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Published on September 5th, 2013 | by Jules Yap


IKEA on the Move: Renovating a Motorhome


Materials: Fyndig – single-bowl sink (17 3/4″ x 15 3/8″€) plus Atlant Waste Strainer, Edsvik, dual control faucet, Bohlman Dish Washing Bowl and Drainer, Rationell fully-extending drawers, one 3″ and one 6″€ deep Jall- Hanging organizer.

Description: In 2012, I purchased a small 1986 mini motorhome that was in need of interior renovation—especially the kitchen area. After looking around, I found IKEA products were better sized for the mini motorhome than products at many other stores. I was excited to find how well the IKEA products worked and hope this gives others ideas for using IKEA products to renovate their van or mini-motorhome.

The first step was to remove the old stove, sink, faucet and the countertop. The original cabinet frame was repaired and reinforced. The old frame was covered with a new 1/4-inch plywood skin and a new countertop was added.




Then I installed the new IKEA sink and faucet. Note: plumbing lines on motorhomes are sized differently than for houses. The sales people at a local hardware store helped me find parts that could be used to connect the new sink lines to the original motorhome water lines. We used couplers for a sprinkler system.

Below the new cooktop, I installed full extension Rationell drawers. These are wonderful and easy to use. No more searching through boxes and bags to find items. Note: For the drawers to work properly, the distance between the walls inside the cabinet need to be exactly the dimensions stated on the instructions. In old motorhomes, this is a challenge because cabinets and walls are often not square or straight. We used shims to align the drawer railings.

Several IKEA kitchen accessories have proven to be useful in the motorhome where space is a premium. We LOVE the IKEA espresso maker and covered spice jars. A Bolhmen dish washing basket and drainer set serve double duty. A clean was dish washing basket has served as a salad bowl and the drainer has been used as a colander for rinsing fruits and vegetables and draining pasta.

In addition to rebuilding the kitchen, the clothes closet was a problem. While the closet was large for a minimotorhome, clothes fell off hangers when traveling and had to be stored in bags and boxes so they were hard to get to. The IKEA Jall hanging organizers were just the right length to hang in the closet and they formed cubby holes for storing clothes. I cut 1/4 plywood to fit into the bottom of each cubby hole to add stiffness. Instead of plywood, I could have used foam core board. Now clothes are easy to find and stay in place when traveling.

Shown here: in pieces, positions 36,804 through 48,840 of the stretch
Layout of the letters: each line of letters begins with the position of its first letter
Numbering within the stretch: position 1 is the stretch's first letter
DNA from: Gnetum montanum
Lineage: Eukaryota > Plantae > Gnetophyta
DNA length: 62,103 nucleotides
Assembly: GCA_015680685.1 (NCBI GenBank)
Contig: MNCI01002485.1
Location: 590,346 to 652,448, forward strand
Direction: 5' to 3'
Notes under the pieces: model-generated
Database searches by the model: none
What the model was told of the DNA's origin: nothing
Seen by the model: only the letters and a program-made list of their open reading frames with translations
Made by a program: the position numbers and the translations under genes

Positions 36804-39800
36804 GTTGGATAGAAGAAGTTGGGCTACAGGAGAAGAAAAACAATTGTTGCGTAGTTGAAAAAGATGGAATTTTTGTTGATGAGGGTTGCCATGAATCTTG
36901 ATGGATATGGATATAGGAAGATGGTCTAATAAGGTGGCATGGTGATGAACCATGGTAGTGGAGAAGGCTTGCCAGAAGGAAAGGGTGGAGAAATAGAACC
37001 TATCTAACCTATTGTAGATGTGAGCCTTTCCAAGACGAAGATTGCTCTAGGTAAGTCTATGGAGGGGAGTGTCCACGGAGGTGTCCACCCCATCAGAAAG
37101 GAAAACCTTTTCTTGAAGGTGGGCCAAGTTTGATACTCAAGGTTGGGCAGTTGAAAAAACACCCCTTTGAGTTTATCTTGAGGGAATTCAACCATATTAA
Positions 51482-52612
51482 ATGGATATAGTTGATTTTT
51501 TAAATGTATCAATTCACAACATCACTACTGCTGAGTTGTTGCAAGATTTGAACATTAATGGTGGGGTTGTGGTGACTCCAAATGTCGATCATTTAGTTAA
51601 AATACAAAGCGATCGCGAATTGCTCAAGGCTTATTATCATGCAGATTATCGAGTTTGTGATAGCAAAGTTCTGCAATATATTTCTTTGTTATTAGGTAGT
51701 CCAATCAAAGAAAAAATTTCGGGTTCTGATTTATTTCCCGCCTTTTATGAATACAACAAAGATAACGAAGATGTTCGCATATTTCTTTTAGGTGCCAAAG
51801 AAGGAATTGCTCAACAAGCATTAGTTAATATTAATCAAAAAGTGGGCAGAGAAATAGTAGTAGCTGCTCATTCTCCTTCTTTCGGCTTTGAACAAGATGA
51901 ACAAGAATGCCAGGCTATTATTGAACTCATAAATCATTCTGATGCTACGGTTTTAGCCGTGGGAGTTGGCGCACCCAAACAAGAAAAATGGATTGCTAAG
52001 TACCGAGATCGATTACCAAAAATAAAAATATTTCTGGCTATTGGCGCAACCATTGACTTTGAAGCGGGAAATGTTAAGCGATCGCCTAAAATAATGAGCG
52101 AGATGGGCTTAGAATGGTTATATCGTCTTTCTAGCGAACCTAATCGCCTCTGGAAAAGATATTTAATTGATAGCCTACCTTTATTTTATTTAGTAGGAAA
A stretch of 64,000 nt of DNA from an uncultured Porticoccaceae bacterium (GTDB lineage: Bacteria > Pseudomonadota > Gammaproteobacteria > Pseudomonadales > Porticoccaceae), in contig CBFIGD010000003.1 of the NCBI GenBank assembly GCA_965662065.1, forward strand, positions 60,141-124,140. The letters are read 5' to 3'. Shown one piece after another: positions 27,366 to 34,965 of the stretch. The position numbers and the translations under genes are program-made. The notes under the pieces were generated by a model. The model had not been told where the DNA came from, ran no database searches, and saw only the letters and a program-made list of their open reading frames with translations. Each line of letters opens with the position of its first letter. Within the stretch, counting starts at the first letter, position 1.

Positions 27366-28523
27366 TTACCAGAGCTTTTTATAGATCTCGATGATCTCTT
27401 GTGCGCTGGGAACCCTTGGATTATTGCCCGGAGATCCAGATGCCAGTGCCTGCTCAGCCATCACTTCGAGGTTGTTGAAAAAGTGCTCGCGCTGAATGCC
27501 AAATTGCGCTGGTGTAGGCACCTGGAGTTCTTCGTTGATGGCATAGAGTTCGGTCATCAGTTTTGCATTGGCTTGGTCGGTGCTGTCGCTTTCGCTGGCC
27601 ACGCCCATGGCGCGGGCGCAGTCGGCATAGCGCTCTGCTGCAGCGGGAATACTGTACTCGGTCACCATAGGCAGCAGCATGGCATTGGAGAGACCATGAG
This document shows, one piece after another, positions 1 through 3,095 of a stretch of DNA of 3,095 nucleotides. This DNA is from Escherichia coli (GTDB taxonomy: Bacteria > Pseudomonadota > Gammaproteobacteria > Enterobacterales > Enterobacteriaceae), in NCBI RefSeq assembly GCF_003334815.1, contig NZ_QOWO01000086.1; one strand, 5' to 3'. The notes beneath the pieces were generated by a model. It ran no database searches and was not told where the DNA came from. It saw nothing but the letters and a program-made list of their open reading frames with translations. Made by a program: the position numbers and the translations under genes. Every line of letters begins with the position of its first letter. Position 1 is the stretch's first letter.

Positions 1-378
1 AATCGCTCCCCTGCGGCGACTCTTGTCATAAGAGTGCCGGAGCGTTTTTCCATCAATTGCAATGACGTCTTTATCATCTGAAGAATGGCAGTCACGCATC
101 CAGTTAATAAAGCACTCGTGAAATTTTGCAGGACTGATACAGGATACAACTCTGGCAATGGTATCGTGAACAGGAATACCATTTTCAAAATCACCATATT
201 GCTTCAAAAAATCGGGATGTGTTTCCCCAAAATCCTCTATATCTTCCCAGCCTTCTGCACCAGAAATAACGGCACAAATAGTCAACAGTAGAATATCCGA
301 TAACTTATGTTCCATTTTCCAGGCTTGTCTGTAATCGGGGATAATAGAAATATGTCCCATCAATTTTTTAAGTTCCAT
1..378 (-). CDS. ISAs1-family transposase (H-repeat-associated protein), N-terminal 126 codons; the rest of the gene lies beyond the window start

~ Sue, Western Washington


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The Author

Jules Yap

"I am Jules, the engine behind IKEAHackers and the one who keeps this site up and running. My mission is to capture all the wonderful, inspiring, clever hacks and ideas for our much loved IKEA items".

6 Responses to IKEA on the Move: Renovating a Motorhome

  1. Nemo says:

    Make these doors mounted to the lower drawer. It’ll be much more practical, specially in limited space you have in motorhome.
    I have mounted couple of custom wooden fronts to IKEA’s drawers (in my kitchen) and it works brilliantly.

  2. Frugal Frankie says:

    How much was the motor home? Can you post pictures of the rest? I’m intrigued :)

    • Sue says:

      This mini motorhome is a Sunrader Adventure, one of several different models made on a Toyota chassis between mid 1970s and mid 1990s. For more information, check out the Toyota Motorhome web site, and my thread Adventures with the Adventure.

  3. MultiVroon says:

    Love your motorhome!!

  4. Steve Williamson says:

    I’ve spent a lot of time in IKEA in my lifetime, and had no idea that it have these type of materials for motor homes.

    I actually have been planning for the last year taking some time off of work with my wife and just coming to the continental U.S. and driving around. Being able to get a nice motor home was the big sticking point for us, so I am definitely going to take a further look into this and take a look at IKEA as well for good supplies for the home.

    Thanks so much.


    • Sue says:

      The IKEA items that I used were IKEA’s standard home products. They were not designed for a motorhome, but so far the items have held up well to the vibration and jostling of travel.

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